Information Commissioner issues warning to public bodies

Government departments and other public bodies have been warned that they face legal action unless they comply fully with the Freedom of Information Act.

Speaking on the third anniversary of the act's introduction, the Information Commissioner for England, Wales and Northern Ireland, Richard Thomas, said 2008 would be the year when he would finally clamp down on public organisations that failed to disclose information correctly.

'Those who know they need to get their act together will be hearing from us,' Thomas told The Observer. 'We've had to neglect some of our work in this area because all of our work has gone into complaint handling, but we can ultimately serve enforcement notices and we'd like to be more effective in targeting those public authorities who need a mixture of persuasion and a stick. Watch this space.'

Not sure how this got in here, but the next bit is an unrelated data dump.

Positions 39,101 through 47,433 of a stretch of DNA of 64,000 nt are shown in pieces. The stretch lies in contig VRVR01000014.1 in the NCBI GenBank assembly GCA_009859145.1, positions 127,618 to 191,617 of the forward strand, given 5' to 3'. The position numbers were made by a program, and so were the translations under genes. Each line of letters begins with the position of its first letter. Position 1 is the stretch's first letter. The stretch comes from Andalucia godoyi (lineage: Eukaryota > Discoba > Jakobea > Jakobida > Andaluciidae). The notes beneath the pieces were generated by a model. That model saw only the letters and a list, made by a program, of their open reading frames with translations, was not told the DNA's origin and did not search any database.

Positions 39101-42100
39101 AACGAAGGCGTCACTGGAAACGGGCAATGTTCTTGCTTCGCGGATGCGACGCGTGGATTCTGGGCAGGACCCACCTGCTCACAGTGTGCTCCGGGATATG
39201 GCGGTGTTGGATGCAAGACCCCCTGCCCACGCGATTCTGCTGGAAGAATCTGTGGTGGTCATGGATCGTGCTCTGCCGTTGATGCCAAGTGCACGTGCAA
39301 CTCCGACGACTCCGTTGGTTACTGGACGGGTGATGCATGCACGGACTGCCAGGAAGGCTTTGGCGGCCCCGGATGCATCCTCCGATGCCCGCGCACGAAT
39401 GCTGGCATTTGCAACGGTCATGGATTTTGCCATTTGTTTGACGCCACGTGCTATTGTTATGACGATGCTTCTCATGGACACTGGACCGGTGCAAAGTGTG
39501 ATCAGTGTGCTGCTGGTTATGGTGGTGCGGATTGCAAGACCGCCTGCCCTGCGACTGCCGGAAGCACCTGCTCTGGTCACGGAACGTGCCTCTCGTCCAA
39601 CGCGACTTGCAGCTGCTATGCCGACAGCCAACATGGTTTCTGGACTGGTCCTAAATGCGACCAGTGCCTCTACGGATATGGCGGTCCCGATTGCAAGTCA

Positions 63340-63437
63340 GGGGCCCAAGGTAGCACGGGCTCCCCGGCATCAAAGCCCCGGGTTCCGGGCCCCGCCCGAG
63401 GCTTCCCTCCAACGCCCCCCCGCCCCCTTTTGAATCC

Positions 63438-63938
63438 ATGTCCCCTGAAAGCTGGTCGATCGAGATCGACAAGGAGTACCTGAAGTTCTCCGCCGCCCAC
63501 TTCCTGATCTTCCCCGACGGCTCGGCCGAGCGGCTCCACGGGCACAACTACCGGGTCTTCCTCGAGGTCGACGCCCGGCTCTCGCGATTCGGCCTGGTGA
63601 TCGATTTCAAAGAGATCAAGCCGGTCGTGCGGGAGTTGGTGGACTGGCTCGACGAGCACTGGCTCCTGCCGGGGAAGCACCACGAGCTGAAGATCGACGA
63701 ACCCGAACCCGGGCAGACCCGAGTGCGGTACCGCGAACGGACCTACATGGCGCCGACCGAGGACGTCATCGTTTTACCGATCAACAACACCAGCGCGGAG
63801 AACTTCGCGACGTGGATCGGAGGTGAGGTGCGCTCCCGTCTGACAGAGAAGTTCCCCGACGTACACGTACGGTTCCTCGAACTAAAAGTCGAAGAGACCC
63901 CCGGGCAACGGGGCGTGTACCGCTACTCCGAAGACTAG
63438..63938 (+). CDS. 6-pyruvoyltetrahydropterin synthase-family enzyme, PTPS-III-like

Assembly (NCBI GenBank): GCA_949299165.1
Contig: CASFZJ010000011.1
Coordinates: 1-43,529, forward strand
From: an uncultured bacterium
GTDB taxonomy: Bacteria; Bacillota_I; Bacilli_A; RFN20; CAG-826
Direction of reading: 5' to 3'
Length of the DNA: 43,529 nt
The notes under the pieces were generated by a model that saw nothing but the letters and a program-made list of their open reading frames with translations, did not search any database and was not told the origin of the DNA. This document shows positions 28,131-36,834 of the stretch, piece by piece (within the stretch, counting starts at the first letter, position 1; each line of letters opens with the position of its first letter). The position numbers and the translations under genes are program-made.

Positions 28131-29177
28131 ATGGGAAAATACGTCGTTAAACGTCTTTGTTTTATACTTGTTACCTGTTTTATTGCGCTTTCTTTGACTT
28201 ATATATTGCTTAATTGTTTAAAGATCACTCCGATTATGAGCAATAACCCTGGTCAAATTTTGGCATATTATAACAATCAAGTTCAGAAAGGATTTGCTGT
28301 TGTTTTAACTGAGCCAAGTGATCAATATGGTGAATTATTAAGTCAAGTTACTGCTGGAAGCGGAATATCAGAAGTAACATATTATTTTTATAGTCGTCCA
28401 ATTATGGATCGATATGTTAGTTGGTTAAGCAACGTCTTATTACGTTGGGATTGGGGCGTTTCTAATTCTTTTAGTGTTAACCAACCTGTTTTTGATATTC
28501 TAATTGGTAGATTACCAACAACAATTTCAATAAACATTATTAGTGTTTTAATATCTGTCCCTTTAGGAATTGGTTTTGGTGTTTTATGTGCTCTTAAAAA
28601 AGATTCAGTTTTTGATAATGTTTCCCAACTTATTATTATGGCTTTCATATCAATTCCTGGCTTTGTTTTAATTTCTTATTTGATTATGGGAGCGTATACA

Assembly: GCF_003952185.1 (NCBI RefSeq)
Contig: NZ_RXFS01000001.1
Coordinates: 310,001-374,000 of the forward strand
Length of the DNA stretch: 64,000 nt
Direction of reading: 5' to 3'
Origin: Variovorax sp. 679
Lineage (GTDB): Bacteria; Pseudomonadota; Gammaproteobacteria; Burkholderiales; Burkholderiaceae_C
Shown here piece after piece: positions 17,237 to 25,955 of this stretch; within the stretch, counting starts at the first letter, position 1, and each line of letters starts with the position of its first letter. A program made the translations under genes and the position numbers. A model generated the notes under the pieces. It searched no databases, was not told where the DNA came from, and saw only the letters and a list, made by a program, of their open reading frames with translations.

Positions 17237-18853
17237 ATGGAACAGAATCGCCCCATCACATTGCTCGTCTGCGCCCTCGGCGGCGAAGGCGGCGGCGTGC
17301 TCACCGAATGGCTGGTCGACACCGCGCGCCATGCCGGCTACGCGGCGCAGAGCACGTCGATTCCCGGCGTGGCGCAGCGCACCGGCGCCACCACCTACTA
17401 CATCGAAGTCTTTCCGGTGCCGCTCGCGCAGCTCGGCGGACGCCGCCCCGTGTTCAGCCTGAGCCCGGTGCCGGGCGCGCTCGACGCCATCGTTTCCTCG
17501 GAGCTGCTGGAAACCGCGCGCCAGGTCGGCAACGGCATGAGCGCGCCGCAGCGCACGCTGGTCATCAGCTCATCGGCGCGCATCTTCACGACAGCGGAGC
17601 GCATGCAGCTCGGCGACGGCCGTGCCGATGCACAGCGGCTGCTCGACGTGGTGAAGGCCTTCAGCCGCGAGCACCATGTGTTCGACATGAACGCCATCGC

Thomas said there was a need for more central and local government departments to be proactive in releasing information and that this would be another area his office would be investigating in the new year.

So far only a handful of public bodies have been served with enforcement notices, but the commissioner's new hard line marks a shift in approach that could be embarrassing for Whitehall departments.

Now the act had bedded down there was no excuse for ignorance, Thomas said. 'Even if every politician and every civil servant hasn't learnt to love FOI, now that they understand the benefits they have to learn to live with it.'

In the past three years, there have been an estimated 300,000 requests for information under the act. Almost 7,500 complaints have been made against public authorities which failed to divulge information or did not do so on time.

Vow to get tough on 'right to know': Whitehall faces legal clampdown over failure to disclose information (The Observer, 30 December 2007)